So, what is this nonsense about Apple failing to copyright OS X? That's what Psystar – the fly-by-night illegal Mac clone maker that Apple has sued for copyright infringement for rebundling OS X software with its computers – is claiming in the latest gambit to avoid getting shot out of the water in U.S. District Court. InfoWeek reports that Psystar's response includes this howler:
Apple "is prohibited from bringing action against Psystar for the alleged infringement of one or more of the plaintiff's copyrights for failure to register said copyrights with the copyright office as required" by law, Psytar claims.
Of course there is TX0005401457, filed with the U.S. Copyright Office on 6/22/01:
Title: Mac OS X.
Description: Computer program.
Notes: Printout (20 p.) only deposited.
Copyright Claimant: Apple Computer, Inc.
Date of Creation: 2001
Date of Publication: 2001-03-24
Basis of Claim: New Matter: new and revised computer software.
Psystar also made additional antitrust allegations, claiming that Apple inserts secret code to disable non-Apple hardware running OS X. Previous antitrust allegations were thrown out by a federal judge. So these "no copyright filed" claims are new and seemingly outlandish.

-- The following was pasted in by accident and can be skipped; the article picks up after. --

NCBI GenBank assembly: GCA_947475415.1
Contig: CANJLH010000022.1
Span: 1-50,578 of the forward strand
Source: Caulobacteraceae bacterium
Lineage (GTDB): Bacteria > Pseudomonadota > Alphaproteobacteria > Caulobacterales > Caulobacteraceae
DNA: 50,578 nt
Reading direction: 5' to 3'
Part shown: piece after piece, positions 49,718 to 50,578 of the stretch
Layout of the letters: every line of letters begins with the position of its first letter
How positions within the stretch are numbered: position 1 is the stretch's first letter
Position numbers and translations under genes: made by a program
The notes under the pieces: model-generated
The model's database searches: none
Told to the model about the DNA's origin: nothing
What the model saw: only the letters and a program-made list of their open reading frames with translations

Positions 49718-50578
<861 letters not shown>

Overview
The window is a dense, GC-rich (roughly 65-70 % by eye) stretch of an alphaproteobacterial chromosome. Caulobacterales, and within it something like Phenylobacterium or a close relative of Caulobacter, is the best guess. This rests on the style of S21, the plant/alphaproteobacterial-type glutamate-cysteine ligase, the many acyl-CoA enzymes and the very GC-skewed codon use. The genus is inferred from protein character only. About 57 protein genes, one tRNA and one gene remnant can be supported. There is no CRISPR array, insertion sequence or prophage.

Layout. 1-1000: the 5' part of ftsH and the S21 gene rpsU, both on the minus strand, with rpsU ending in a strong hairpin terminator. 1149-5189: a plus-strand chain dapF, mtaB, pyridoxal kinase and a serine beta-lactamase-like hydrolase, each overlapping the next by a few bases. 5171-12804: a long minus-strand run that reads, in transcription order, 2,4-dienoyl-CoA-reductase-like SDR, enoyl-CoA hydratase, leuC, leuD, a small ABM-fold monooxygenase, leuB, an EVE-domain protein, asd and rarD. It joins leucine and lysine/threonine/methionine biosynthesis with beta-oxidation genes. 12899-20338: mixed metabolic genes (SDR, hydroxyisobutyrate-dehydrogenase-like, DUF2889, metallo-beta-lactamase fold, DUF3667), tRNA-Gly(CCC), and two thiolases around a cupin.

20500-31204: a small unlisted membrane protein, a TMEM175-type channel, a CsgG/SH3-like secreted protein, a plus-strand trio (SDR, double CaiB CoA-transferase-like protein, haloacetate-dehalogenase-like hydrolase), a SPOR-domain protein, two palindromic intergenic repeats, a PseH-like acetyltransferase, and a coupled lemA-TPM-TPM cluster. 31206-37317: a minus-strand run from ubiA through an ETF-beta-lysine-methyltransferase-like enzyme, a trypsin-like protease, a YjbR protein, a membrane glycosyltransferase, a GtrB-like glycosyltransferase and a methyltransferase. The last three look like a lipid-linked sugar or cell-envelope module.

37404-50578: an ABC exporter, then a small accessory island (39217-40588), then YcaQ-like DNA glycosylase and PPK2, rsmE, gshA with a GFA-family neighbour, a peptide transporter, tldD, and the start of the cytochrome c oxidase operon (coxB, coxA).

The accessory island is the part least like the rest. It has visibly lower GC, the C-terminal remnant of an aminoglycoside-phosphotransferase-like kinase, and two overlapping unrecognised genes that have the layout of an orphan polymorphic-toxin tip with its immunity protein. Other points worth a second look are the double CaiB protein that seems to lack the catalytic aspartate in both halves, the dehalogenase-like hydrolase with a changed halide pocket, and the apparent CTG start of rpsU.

While it's true, as TUAW says, that copyright adheres at creation, the idea that "registration is not a condition of copyright protection (although it can help in fighting infringement)" is misguided. To quote from a Continuing Education of the Bar publication on this point:
Although not required for basic copyright protection, registration with the U.S. Copyright Office is a prerequisite to bringing an action for copyright infringement (and recovering statutory damages or other remedies). See 17 USC §§411-412.In any case, it would be nice to see Psystar's evidence that Apple's filings on OS X are faulty enough to bar it from enforcing its copyright. Intriguingly, GrokLaw points out this paragraph from Apple's latest complaint, leveling claims that Psystar's legal bills are being underwritten:
On information and belief, persons other than Psystar are involved in Psystar’s unlawful and improper activities described in this Amended Complaint. The true names or capacities, whether individual, corporate, or otherwise, of these persons are unknown to Apple. … On information and belief, the John Doe Defendants are various individuals and/or corporations who have infringed Apple’s intellectual property rights, breached or induced the breach of Apple’s license agreements and violated state and common law unfair competition laws.